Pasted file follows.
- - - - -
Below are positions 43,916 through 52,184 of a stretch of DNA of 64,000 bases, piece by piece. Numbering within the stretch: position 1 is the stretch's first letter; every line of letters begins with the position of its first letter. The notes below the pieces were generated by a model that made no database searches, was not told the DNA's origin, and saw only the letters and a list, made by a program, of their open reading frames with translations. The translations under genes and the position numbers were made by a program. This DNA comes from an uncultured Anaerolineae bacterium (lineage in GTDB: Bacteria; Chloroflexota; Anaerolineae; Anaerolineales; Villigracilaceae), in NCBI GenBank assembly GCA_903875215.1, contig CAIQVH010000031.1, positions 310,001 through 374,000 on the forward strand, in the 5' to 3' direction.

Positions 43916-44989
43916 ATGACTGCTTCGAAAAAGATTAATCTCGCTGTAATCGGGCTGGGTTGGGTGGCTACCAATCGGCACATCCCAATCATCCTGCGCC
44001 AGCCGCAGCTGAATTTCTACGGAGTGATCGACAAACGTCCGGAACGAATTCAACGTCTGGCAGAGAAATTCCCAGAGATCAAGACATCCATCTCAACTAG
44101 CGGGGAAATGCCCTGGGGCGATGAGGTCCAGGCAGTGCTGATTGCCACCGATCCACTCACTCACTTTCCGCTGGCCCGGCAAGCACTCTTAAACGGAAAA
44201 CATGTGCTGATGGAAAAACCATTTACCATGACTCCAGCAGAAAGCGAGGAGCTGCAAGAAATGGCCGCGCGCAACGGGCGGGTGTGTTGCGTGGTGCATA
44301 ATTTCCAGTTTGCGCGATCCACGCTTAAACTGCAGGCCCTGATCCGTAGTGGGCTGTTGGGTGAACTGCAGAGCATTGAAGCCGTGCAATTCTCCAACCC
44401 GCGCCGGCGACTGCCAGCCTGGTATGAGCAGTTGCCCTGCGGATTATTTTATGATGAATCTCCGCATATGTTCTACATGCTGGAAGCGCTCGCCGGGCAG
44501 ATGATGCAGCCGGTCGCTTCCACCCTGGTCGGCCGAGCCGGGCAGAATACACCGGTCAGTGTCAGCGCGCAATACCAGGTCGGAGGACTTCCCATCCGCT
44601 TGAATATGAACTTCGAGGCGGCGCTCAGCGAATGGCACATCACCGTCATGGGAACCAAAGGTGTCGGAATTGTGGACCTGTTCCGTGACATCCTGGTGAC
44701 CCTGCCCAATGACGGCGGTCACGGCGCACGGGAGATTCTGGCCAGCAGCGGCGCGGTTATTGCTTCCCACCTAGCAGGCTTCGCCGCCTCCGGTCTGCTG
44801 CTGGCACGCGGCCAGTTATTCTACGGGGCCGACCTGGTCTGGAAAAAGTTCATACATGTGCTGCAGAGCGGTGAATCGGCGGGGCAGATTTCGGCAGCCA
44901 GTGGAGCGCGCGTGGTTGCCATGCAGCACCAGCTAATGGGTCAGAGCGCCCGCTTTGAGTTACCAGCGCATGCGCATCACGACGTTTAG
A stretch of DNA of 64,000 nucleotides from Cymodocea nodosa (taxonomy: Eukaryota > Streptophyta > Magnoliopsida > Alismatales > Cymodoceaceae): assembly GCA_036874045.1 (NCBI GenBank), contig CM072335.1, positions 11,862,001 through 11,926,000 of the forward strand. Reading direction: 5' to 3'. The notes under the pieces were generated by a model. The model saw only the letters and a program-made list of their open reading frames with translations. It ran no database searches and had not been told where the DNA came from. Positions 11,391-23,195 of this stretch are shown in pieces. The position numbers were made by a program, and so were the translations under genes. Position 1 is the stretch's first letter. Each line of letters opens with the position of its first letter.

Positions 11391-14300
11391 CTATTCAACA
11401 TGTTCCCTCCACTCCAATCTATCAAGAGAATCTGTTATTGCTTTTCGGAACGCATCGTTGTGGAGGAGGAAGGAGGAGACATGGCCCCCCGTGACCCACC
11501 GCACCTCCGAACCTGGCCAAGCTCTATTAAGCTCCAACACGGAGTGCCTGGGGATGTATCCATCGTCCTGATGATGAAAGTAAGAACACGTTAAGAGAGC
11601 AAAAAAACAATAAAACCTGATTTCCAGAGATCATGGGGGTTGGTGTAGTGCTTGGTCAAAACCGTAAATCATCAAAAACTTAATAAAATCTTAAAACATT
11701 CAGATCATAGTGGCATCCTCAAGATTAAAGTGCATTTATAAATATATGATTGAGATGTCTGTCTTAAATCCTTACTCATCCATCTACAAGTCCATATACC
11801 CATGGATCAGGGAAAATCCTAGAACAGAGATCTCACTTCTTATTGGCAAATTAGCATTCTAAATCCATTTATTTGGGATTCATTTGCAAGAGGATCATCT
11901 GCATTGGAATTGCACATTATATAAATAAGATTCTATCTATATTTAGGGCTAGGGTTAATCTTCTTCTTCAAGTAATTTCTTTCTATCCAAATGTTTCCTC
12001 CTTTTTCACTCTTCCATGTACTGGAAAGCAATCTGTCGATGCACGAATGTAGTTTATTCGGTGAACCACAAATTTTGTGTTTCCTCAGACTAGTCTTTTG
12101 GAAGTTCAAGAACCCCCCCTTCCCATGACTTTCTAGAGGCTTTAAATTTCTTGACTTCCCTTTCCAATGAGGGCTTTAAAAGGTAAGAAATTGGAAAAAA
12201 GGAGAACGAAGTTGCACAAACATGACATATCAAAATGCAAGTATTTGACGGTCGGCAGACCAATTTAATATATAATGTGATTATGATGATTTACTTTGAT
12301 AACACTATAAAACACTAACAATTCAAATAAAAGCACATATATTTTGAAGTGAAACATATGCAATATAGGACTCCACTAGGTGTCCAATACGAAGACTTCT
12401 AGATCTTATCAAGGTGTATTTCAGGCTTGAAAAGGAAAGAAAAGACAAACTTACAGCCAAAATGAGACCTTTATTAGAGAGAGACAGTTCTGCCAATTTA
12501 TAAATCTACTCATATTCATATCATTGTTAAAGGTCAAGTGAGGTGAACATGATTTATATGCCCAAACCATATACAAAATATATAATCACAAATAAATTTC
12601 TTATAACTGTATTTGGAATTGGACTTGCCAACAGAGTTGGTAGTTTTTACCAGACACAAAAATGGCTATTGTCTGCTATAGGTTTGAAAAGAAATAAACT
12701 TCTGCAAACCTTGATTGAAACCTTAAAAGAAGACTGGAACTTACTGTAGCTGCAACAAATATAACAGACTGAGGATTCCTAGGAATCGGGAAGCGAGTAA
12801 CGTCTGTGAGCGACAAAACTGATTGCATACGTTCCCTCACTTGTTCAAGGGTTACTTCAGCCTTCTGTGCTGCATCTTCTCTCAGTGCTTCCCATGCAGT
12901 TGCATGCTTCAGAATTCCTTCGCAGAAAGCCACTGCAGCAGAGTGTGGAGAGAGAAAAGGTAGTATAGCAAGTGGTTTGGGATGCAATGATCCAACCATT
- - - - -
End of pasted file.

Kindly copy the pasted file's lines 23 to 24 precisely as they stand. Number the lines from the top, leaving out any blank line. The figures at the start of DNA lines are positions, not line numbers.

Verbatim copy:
12001 CTTTTTCACTCTTCCATGTACTGGAAAGCAATCTGTCGATGCACGAATGTAGTTTATTCGGTGAACCACAAATTTTGTGTTTCCTCAGACTAGTCTTTTG
12101 GAAGTTCAAGAACCCCCCCTTCCCATGACTTTCTAGAGGCTTTAAATTTCTTGACTTCCCTTTCCAATGAGGGCTTTAAAAGGTAAGAAATTGGAAAAAA